Michigan education leaders determine next steps to improve college attainment

“Reaching for Opportunity Regional Briefing” to push for education beyond high school 

June 29, 2016 - LANSING, Mich.— Last year,leaders from education, business, and government came together to release a report dubbed “Reaching for Opportunity: An Action Plan to Increase Michigan’s Postsecondary Credential Attainment” for Michigan residents to achieve the necessary education and training beyond high school to compete for the jobs of the 21st Century. The Reaching for Opportunity Regional Briefing convened on Wednesday with leaders from across the Capital Region to provide a briefing of the Reaching for Opportunity report and to analyze local data to determine regionally appropriate strategies to drive postsecondary educational attainment. In order to meet the needs of state employers, Michigan needs 779,000 more citizens with education beyond high school by 2025, according to the report.

Key stakeholders and education officials reviewed current trends in the report, which was released in December 2015. They also discussed the intersection between college attainment and economic development.

“The report outlines a direct connection between post-high school education and our state’s economic growth,”said John Austin, President of the Michigan State Board of Education. “It’s time to foster an important conversation about how to bridge the gap between the report’s findings, and making those recommendations a reality. We know the jobs highest in demand require technical certificates or college degrees. Postsecondary educational attainment will result in competitive advantages in the workplace, increased opportunity and higher incomes for Michiganders.”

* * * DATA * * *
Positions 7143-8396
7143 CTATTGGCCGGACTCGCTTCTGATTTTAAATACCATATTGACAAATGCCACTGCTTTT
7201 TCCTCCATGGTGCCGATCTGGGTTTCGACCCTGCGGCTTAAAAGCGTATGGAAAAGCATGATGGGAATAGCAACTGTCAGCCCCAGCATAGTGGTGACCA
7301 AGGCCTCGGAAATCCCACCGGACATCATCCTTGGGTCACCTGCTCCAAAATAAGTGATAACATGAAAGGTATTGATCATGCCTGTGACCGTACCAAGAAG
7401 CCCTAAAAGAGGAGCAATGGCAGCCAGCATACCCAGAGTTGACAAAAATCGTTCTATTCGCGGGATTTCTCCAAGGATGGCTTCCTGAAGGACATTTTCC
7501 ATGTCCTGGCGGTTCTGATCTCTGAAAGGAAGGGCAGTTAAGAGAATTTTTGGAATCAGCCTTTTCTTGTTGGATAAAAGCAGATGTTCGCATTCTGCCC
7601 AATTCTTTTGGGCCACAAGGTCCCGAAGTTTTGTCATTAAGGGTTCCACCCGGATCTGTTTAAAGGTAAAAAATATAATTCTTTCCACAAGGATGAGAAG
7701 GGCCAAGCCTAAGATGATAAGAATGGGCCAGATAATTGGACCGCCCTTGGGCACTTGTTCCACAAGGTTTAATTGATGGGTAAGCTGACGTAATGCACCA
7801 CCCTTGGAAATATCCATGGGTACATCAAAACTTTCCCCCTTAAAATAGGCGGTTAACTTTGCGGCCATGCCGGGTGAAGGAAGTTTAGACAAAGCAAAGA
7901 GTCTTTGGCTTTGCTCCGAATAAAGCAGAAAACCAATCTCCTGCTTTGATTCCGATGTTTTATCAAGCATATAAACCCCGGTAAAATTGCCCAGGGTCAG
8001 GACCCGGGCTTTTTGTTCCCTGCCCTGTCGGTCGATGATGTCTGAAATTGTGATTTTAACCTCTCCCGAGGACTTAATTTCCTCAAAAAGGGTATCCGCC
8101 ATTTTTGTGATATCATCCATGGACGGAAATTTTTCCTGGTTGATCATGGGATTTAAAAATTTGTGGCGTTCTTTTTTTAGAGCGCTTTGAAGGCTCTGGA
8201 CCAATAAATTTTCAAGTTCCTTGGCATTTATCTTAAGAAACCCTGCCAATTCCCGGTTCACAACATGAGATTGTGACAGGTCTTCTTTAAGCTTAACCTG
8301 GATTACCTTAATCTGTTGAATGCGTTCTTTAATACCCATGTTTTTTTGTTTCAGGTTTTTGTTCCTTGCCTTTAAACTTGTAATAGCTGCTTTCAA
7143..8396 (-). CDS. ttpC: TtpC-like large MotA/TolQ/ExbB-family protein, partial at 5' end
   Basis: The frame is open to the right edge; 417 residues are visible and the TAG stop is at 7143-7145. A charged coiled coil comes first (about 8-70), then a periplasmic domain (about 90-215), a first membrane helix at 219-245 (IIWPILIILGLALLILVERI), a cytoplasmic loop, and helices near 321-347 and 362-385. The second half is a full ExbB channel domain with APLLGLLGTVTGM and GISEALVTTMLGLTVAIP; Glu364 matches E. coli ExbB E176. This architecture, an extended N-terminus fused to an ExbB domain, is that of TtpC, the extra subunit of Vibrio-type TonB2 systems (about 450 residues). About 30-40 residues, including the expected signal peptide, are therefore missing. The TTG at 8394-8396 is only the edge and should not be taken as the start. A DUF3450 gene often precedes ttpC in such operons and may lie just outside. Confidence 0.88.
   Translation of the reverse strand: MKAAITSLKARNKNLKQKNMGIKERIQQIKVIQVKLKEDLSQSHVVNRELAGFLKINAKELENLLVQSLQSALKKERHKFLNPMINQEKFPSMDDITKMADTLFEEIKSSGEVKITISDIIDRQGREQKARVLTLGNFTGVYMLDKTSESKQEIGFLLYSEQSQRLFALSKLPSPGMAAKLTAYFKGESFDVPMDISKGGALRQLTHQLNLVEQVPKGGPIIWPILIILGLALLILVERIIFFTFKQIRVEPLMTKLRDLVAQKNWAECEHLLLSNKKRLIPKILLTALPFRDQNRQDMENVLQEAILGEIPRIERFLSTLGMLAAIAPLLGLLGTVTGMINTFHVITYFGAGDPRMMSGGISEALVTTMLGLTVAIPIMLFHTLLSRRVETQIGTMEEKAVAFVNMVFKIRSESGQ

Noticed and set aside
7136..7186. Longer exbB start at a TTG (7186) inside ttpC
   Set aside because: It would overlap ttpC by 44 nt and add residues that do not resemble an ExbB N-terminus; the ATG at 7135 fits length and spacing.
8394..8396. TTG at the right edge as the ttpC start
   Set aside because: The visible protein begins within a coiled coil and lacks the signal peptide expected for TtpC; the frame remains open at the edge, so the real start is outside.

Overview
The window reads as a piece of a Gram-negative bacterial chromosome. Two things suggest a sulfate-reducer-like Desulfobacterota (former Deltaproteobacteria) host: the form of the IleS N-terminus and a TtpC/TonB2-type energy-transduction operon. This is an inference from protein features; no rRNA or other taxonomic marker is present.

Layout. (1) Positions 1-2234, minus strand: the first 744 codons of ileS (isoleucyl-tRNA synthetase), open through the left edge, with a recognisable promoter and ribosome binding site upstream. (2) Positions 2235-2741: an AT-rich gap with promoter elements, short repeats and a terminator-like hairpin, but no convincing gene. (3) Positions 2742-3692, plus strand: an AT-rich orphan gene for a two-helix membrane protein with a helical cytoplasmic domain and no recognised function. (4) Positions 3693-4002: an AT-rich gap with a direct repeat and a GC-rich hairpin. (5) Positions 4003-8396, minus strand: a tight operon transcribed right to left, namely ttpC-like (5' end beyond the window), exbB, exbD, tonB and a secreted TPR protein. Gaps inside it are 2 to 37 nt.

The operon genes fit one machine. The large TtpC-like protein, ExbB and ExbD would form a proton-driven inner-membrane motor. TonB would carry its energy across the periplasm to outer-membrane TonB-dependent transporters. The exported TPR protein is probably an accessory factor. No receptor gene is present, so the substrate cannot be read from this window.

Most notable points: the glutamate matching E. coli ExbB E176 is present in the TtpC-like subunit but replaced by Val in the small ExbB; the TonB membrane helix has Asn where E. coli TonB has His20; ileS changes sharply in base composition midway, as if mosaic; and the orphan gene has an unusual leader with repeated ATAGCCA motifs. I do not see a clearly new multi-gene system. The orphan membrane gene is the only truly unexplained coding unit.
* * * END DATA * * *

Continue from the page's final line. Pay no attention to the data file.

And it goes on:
The report outlined challenges that must be addressed, including:

  • Increasing the number of high school counselors and college advisers.
  • Encouraging more Michigan high school students to obtain college credits while still in high school through early college or CTE programs. 
  • Creating an Adult Training Scholarship to re-engage the 25 percent of Michigan adults with some education past high school, but no degree.
  • Streamlining credit transfers to help more students move from community colleges to four year universities and colleges.

“This report identified problems, but more importantly effective solutions we need to be implementing as a state,” said Brandy Johnson, executive director of the Michigan College Access Network. “We hope to build a strong coalition of leaders, both at the state and regional levels, to join the movement to make sure more of Michiganders have the skills and education necessary to compete for the jobs of tomorrow.”.”

The report can be downloaded at www.mitalentgoal2025.org.


About Michigan College Access Network

As the leader in the state’s college access movement, MCAN’s mission is to increase Michigan’s college readiness, participation and completion rates, particularly among low-income students, first-generation college going students, and students of color. For the sixth year in a row, Michigan’s postsecondary educational attainment rate has increased — from 35.7 percent of 25-to-64-year-olds possessing at least an associate degree in 2008, to 39.3 percent in 2014. Additionally, it is estimated another 4 percent of Michiganders have a high-quality certificate, bringing Michigan’s official attainment rate to 43.3 percent. It is MCAN’s goal to increase Michigan’s postsecondary educational attainment rate to 60 percent by the year 2025. For more information, visit micollegeaccess.org.  

Media Contact:
Sarah Anthony
Email: sarah(a)micollegeaccess.org
Cell: 313-355-4078

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